Richard Wright brings art to Dean Gallery stairwells

He teases audiences with glistening art that enchants then disappears. Now Richard Wright is finally putting down roots in an Edinburgh stairwell…

It is strangely fitting that a gallery that housed a former orphanage should be home for the next brainchild of Richard Wright. The Turner Prize- winner renowned for producing temporal art from paint and gold leaf is putting down roots at the Dean Gallery in Edinburgh. He has chosen two stairwells in the building which once echoed with children’s voices to create a piece for Edinburgh Art Festival (EAF). And unusually for the artist who stunned audiences at the Tate Britain, London, with his exquisite gold leaf fresco until January this year, his latest work will be designed to last.

The project’s curators Julie-Anne Delaney and Keith Hartley want the painting in the former Thomas Hamilton’s Dean house to be long lived.

“There are never any guarantees surrounding the life span of an art work” says Delaney, “but the galleries are taking every step possible to ensure that the work will remain in the stairwells for audiences and staff to enjoy and admire for as long a period as possible.” Wright, who was born in London in 1960, grew up in Glasgow and studied in Edinburgh, is known for his unconventional approach towards art. Working with materials that aren’t designed for duration, his creations are not meant to have a long life span. His art is mortal and its mortality emphasises the moment of its existence which heightens the audience’s experience.

However, Edinburgh Galleries will try achieving what was thought to be unachievable and breathe continuous life into Wright’s next piece.

As Delaney says: “Richard will work closely with our conservation department to have discussions about material choices and base coats so that the work will last for as long a period as possible. This is a challenge but also part of the excitement that comes with working with an artist such as Richard – whose work normally only exists in the spaces it is created for the duration of the show.”

Wright’s first solo show was in Transmission Gallery in Glasgow in 1994. After that, dominos kept falling and his elusive art appeared and disappeared in places from London to Sydney, and several other galleries inbetween. The exhibition of Wright’s work in Ingelby Gallery, Edinburgh led to his nomination for the Turner Prize.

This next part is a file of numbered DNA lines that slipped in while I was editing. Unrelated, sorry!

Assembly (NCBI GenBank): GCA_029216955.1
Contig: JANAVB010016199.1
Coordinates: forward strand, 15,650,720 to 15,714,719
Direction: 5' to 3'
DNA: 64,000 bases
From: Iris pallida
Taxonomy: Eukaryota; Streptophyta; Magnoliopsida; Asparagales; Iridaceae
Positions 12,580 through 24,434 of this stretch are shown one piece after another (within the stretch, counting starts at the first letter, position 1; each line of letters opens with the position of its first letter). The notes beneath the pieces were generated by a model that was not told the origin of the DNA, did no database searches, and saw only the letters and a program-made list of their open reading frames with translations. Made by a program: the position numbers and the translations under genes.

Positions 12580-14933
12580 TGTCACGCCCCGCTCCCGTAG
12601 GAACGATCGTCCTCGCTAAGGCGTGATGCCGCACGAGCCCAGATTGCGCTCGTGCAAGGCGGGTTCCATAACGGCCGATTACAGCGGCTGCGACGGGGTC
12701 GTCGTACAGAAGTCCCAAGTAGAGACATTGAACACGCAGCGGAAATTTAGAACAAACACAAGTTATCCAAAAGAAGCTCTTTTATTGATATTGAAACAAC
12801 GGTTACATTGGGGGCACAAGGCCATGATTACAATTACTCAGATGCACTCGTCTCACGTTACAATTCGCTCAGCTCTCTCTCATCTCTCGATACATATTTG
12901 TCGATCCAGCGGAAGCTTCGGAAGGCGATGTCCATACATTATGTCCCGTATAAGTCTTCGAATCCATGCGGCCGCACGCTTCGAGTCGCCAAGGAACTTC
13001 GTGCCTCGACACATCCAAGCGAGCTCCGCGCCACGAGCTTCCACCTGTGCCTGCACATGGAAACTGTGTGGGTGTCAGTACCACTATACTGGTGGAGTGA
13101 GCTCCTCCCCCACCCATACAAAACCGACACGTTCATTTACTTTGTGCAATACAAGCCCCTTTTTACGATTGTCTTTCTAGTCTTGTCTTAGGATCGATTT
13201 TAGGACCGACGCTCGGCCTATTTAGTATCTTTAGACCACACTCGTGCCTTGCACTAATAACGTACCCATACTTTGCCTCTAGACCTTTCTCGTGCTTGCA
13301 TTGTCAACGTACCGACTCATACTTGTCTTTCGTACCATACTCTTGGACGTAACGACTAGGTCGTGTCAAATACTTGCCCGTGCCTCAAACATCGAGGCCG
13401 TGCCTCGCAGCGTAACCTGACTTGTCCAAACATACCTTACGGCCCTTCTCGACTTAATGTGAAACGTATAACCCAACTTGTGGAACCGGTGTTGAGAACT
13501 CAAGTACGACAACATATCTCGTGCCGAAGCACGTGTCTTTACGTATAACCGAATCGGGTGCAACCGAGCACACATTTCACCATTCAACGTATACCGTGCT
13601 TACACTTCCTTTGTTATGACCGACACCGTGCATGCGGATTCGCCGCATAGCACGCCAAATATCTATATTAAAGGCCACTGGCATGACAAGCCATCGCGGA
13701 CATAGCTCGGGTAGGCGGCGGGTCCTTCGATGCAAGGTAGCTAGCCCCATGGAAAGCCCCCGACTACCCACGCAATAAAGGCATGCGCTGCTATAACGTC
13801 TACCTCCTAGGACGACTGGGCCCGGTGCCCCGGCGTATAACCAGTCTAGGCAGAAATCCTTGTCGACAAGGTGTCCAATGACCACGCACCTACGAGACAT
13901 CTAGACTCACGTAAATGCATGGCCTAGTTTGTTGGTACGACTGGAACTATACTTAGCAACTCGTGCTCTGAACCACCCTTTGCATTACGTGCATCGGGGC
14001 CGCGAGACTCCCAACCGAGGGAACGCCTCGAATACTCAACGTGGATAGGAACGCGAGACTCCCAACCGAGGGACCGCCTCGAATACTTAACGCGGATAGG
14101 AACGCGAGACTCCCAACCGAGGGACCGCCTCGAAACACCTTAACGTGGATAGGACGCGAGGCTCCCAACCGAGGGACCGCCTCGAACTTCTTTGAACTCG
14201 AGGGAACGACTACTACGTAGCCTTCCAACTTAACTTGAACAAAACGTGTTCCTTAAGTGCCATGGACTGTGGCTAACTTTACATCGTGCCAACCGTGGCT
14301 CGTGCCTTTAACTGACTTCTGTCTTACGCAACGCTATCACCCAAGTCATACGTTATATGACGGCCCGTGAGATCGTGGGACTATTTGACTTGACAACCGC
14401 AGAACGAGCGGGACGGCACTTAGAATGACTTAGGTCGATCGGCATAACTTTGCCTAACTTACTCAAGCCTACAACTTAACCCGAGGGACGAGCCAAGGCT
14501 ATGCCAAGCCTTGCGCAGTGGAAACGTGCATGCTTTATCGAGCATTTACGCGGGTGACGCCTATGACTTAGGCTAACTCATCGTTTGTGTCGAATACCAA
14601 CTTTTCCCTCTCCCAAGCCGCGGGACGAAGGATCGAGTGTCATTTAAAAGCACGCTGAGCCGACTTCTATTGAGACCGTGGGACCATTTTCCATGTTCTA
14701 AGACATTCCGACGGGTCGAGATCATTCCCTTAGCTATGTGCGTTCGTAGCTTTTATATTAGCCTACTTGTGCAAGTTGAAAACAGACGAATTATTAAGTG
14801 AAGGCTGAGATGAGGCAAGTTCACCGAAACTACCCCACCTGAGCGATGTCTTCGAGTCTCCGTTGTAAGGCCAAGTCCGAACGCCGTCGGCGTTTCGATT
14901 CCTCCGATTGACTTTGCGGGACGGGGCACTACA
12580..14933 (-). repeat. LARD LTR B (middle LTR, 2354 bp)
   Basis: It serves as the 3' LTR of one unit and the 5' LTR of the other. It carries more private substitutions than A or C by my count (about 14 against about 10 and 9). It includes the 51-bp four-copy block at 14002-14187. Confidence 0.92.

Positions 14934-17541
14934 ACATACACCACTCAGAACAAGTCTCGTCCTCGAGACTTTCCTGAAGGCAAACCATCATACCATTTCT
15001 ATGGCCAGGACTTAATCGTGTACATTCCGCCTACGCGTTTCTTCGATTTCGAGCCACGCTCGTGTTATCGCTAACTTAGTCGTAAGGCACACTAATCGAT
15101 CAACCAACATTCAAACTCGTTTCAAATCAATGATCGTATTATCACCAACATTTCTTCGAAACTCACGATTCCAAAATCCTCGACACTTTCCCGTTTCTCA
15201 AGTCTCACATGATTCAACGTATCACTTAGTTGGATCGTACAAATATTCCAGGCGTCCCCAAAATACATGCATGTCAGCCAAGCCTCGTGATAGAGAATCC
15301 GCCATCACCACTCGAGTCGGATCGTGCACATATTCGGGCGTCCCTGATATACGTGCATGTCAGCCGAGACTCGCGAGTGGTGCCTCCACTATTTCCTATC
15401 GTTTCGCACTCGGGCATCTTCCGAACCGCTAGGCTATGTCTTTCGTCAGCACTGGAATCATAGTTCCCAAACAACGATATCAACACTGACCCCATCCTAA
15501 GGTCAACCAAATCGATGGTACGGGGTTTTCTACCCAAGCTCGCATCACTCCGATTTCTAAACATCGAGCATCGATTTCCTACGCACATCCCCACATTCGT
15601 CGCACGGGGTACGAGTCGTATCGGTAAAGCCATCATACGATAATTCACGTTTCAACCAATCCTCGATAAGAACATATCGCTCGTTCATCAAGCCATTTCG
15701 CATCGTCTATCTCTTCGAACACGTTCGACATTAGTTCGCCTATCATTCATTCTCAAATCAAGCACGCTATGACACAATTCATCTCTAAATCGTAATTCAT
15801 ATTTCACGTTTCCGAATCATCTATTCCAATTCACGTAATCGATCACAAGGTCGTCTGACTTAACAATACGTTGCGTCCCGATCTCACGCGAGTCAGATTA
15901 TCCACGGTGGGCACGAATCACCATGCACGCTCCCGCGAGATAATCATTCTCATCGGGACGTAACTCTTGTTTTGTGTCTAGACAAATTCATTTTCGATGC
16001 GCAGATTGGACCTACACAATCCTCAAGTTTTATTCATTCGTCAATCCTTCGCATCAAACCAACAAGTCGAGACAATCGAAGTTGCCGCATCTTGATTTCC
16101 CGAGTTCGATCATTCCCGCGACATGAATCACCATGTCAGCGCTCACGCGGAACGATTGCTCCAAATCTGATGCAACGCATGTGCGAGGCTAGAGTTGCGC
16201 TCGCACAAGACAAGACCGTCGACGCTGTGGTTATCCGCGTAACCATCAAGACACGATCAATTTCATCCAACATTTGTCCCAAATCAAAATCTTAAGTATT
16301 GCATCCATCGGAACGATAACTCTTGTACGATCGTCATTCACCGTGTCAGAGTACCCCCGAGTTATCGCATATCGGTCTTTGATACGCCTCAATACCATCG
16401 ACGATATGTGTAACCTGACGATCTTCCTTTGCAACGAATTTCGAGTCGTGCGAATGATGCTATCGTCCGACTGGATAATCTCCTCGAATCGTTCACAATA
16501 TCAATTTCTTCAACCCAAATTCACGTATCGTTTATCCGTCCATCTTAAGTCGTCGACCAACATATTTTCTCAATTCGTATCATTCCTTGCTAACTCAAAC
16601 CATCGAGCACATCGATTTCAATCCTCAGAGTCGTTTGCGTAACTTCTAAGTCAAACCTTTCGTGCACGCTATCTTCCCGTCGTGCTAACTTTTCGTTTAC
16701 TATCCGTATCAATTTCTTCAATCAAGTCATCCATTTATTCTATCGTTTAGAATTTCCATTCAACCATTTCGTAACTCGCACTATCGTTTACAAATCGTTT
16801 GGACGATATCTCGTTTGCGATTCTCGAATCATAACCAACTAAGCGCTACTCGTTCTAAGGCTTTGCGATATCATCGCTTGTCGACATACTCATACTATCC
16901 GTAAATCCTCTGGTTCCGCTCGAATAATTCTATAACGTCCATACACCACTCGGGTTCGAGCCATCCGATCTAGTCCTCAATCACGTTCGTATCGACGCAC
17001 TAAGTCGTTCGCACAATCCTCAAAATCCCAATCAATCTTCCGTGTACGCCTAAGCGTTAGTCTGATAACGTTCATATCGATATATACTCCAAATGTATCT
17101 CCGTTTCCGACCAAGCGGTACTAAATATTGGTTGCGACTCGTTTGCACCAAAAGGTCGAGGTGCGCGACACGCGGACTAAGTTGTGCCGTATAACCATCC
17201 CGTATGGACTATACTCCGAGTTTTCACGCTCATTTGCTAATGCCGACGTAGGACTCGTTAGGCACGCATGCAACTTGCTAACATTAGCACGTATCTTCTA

This collaboration between the artist, Edinburgh Galleries and The Edinburgh Art Festival was planned earlier in 2009, prior to his nomination. According to the curator it came about through the desire for the Galleries to work with an artist that they have held a long running respect for. Wright was already involved in a show for the Gallery of Modern Art in 1997-1998 called “Correspondences: New Art from Scotland and Berlin” and now he will work in the building of the former Dean Orphanage.

“We are pleased to be once again working with him on such a major and more permanent work,” says Delaney. “Richard is one of the most celebrated and leading Scottish artists and the galleries are incredibly fortunate to be able to work with him on such an exciting project. The stairwells of the Dean Gallery provide a rich visual and historical context for the placing of the work, and they are to be repainted before Richard begins to provide the perfect backdrop for the work.”

Richard Wright with Joanne Brown

Wright’s painting promises to be one of the highlights of the sixth 2010 EAF, which opens from July 29 until September 5. The festival director, Joanne Brown, is delighted to have Wright’s project as a part of Edinburgh Art Festival. She says that it is a wonderful privilege for her to be in charge of such a fast growing event promoting the work and talent of outstanding artists, curators and organisers as a pool of unusual visual talent on the international arena.

“We take more steps forward every year” says Brown, “the profile of the festival has grown extraordinarily. It is very exciting because we can invest in Edinburgh galleries, so they can benefit from it and because it helps to spread the message about the enormous curatorial talent in the city and carry that message internationally.

“With the investment of the Scottish government, we ask galleries across Edinburgh to make proposals to us for artists and projects they would curate. The Dean Gallery offered to work with Richard Wright, prior to his nomination. It was shocking to find out that he became the 2009 Turner Prize winner. It was a great night.”

There will be many great nights in store as Wright scrupulously works in his latest project.

The artist is said to continue once everyone else at Dean Gallery has said bonne nuit – not just because the scaffolding prevents visitors from moving around the gallery, but because he prefers to work nocturnally. The surfaces are demanding and they also carry a heavy historical weight and Richard is the one who is provided with the challenge of uniting them conceptually through his work.

The subject of the work remains a mystery for now. What is known this time; his work won’t be erased. It will not be able to escape the cognitive mode of experiencing the audience’s applause by being destroyed and then be born to the principle of continuous life, outside the prison of mortality. This time it is going to be mortal. The child will hopefully settle in the Dean Orphanage, grow old gracefully and always retain the essence of its sweet bird of youth.

Richard Wright’s stairwell project can be seen at the Edinburgh Art Festival from July 29 – September 5.

Words by Agnieszka Gryczkowska

Photography by Angela Catlin


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